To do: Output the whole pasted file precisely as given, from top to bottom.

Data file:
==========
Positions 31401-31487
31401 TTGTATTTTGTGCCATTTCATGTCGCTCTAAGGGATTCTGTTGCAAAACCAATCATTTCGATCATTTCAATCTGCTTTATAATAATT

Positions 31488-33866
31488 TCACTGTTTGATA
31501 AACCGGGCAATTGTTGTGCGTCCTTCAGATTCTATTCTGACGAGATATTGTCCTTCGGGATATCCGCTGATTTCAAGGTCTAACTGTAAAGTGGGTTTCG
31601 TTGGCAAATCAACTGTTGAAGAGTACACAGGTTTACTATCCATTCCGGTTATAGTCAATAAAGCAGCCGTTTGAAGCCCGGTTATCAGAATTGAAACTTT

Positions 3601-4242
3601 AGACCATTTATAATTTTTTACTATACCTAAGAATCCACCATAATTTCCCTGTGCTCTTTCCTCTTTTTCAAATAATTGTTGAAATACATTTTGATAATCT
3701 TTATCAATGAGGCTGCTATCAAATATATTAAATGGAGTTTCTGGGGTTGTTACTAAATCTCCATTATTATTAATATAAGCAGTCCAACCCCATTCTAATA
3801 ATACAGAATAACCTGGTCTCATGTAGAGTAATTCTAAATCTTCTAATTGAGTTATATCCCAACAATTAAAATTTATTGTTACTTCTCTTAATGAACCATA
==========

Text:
Positions 31401-31487
31401 TTGTATTTTGTGCCATTTCATGTCGCTCTAAGGGATTCTGTTGCAAAACCAATCATTTCGATCATTTCAATCTGCTTTATAATAATT

Positions 31488-33866
31488 TCACTGTTTGATA
31501 AACCGGGCAATTGTTGTGCGTCCTTCAGATTCTATTCTGACGAGATATTGTCCTTCGGGATATCCGCTGATTTCAAGGTCTAACTGTAAAGTGGGTTTCG
31601 TTGGCAAATCAACTGTTGAAGAGTACACAGGTTTACTATCCATTCCGGTTATAGTCAATAAAGCAGCCGTTTGAAGCCCGGTTATCAGAATTGAAACTTT

Positions 3601-4242
3601 AGACCATTTATAATTTTTTACTATACCTAAGAATCCACCATAATTTCCCTGTGCTCTTTCCTCTTTTTCAAATAATTGTTGAAATACATTTTGATAATCT
3701 TTATCAATGAGGCTGCTATCAAATATATTAAATGGAGTTTCTGGGGTTGTTACTAAATCTCCATTATTATTAATATAAGCAGTCCAACCCCATTCTAATA
3801 ATACAGAATAACCTGGTCTCATGTAGAGTAATTCTAAATCTTCTAATTGAGTTATATCCCAACAATTAAAATTTATTGTTACTTCTCTTAATGAACCATA